Check out our Bicol Express with texturized soy protein. I know, WHAT?!

Bicol Express with two green chillies on top
Our Bicol Express

Before you freak out at the sacrilege, please know that we’re trying to lessen our meat consumption.

Bicol Express with texturized soy protein
We mixed half texturized soy protein with half pork belly for this less-meat Bicol Express recipe

We’re still beginners, and frankly, I can’t stand having only that for any dish, but we find that cooking together half of the meat and half of the soy protein creates a pretty good balance.

On its own, I don’t think soy protein will ever completely taste like meat (unless it’s laden with sauce). It’s chewy and flavor profile-wise, bland and soy protein-y. No, don’t think of tofu.

A close up look of cooked texturized soy protein
It’s round and chewy

As for this rice-inducing favorite, the pork belly lends some meaty taste to the soy protein bits, provided that it simmered long and well in the flavorful coconut milk sauce.

This is the second time I mixed up the protein in our ulam, and I say it goes well with saucy ones like our previous trial with pininyahang manok.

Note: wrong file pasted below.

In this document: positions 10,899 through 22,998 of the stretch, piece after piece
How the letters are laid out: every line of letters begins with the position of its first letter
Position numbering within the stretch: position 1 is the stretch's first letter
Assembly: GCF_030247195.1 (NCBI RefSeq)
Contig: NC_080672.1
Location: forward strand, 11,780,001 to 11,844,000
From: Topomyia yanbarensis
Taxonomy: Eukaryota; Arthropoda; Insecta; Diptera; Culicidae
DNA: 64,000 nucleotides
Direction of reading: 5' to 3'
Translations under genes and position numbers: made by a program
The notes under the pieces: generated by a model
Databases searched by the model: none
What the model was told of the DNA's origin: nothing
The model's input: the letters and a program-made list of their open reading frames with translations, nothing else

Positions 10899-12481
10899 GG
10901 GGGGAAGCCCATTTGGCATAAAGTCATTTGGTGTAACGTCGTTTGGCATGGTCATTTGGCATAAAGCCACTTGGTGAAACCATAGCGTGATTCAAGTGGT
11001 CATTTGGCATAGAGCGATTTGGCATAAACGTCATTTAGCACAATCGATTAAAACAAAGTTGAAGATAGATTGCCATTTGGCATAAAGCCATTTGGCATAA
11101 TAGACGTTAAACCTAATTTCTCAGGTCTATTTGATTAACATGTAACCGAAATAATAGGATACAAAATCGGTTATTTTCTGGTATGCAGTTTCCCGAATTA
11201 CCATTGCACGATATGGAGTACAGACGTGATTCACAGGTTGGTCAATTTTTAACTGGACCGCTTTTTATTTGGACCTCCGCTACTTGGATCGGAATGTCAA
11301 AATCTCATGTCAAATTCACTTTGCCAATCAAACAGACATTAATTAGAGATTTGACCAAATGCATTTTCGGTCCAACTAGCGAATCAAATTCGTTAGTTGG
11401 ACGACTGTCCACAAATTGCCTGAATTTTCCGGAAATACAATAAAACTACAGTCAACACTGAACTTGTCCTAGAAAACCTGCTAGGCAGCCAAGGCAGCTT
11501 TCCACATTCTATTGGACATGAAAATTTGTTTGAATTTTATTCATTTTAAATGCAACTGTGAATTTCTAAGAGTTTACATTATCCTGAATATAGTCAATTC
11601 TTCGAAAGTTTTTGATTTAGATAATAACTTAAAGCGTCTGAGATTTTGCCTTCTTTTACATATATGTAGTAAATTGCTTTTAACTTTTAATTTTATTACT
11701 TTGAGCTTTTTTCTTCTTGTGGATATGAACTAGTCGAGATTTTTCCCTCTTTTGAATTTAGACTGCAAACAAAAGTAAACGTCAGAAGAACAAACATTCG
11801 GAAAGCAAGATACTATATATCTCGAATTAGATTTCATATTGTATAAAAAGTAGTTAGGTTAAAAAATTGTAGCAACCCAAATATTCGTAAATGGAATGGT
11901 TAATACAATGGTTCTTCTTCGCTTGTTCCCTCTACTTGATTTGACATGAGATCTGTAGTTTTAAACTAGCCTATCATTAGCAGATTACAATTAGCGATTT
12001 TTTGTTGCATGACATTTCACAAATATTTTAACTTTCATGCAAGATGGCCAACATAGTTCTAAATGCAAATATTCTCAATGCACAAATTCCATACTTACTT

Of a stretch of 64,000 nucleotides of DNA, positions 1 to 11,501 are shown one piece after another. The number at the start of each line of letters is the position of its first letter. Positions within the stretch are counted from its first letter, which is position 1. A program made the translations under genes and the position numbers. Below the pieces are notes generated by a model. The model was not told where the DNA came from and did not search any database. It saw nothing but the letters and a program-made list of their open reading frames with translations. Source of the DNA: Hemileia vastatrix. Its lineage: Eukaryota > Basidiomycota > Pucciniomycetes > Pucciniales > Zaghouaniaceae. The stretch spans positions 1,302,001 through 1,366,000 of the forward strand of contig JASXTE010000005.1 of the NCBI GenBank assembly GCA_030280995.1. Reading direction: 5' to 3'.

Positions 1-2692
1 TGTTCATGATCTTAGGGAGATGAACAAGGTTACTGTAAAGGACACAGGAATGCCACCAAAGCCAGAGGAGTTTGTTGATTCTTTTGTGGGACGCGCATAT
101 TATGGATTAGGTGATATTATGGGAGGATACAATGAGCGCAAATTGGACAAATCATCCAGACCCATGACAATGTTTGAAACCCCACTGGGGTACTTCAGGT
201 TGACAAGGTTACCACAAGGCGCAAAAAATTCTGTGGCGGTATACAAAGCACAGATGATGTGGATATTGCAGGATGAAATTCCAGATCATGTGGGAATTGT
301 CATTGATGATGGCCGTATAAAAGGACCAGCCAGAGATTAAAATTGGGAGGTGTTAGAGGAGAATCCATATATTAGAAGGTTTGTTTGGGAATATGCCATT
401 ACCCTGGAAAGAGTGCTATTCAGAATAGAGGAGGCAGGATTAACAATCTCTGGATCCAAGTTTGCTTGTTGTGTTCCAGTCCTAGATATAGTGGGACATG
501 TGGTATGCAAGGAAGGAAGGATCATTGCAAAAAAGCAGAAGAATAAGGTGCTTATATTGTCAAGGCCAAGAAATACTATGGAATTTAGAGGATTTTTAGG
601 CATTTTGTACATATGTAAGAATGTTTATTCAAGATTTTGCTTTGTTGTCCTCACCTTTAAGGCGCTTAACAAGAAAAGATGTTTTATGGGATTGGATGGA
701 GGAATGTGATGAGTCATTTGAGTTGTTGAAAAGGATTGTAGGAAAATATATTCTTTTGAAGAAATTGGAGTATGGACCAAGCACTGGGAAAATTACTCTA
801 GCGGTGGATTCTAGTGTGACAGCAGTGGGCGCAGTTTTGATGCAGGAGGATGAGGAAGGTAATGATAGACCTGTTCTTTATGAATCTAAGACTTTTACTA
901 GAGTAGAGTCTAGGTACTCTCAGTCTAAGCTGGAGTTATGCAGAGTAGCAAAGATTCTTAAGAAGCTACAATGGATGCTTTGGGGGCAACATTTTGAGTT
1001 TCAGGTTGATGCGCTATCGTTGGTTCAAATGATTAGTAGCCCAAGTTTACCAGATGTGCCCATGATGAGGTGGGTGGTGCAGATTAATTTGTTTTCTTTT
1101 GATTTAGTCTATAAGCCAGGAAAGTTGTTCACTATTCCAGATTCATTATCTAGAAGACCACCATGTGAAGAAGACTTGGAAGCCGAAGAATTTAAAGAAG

what's inside Texturized soy protein
Here’s what it looks like inside

Given the rising cost of meats, and all our health signs pointing us to consume more plant-based foods, texturized soy protein is an accessible, more affordable, and versatile alternative.

Dehydrated texturized soy protein
Dehydrated texturized soy protein

Recipe

1 cup texturized soy protein (soak in water)

1 cup sliced pork belly

2 thumbs of ginger (sliced thinly)

5 cloves ginger (chopped)

1 medium onion (sliced)

5 pcs green chilies (siling pamaksiw, seeded and sliced thinly)

Bird’s eye chilies (use according to your heat tolerance)

250 ml coconut milk

Optional: 1-2 tbsp Bagoong (shrimp paste) according to your taste

Procedure:

  1. Saute the aromatics, then add the pork belly.
  2. Season with patis or salt (what ever you prefer).
  3. Once the pork belly is browned, you can add the bagoong and saute. Note: we didn’t use bagoong for this recipe.
  4. Add the coconut milk, sliced green chillies, and bird’s eye chillies. Lower the heat and simmer.
  5. Add the soaked texturized soy protein and simmer until pork and protein is tender.

Where to get it

It’s usually available as “vegetarian meat” or “texturized vegetable protein” in vegetarian or Asian aisles in the grocery but is also available in specialty stores in Lazada or Shopee.

Soak, then cook as you would your meat.

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